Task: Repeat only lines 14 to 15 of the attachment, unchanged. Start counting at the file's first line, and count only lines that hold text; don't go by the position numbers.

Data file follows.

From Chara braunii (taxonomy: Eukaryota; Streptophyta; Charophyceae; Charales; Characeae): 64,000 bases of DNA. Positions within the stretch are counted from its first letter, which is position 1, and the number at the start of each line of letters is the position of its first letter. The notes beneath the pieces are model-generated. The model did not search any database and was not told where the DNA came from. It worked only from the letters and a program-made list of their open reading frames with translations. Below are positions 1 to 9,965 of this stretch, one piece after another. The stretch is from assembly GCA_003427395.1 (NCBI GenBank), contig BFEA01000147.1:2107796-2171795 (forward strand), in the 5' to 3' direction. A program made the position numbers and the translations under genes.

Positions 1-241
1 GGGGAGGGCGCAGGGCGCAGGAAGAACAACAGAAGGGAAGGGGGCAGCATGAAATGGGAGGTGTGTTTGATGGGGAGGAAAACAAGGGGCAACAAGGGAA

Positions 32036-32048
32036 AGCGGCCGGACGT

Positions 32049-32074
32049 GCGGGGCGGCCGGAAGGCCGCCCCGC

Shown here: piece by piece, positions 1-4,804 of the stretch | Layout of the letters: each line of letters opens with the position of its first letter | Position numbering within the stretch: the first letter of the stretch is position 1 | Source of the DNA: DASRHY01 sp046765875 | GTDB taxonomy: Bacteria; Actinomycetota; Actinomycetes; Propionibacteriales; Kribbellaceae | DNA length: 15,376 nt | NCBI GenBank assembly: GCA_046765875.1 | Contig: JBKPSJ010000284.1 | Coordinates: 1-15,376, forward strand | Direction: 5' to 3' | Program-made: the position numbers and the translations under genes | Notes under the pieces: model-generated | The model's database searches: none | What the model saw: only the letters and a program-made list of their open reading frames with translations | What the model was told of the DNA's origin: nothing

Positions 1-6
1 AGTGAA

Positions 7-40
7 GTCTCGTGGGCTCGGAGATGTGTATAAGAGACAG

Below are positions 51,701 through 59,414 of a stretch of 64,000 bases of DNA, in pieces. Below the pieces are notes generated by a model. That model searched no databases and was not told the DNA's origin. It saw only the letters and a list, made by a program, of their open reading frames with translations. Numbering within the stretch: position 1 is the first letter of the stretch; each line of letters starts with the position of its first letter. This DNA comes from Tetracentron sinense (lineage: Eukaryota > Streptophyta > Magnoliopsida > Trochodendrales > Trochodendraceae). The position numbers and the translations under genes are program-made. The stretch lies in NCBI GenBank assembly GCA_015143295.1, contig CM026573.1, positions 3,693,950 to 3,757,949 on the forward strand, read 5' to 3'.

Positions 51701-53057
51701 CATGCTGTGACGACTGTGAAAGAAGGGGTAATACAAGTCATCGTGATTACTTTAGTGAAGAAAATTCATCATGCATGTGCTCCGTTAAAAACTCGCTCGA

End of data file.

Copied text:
Positions 51701-53057
51701 CATGCTGTGACGACTGTGAAAGAAGGGGTAATACAAGTCATCGTGATTACTTTAGTGAAGAAAATTCATCATGCATGTGCTCCGTTAAAAACTCGCTCGA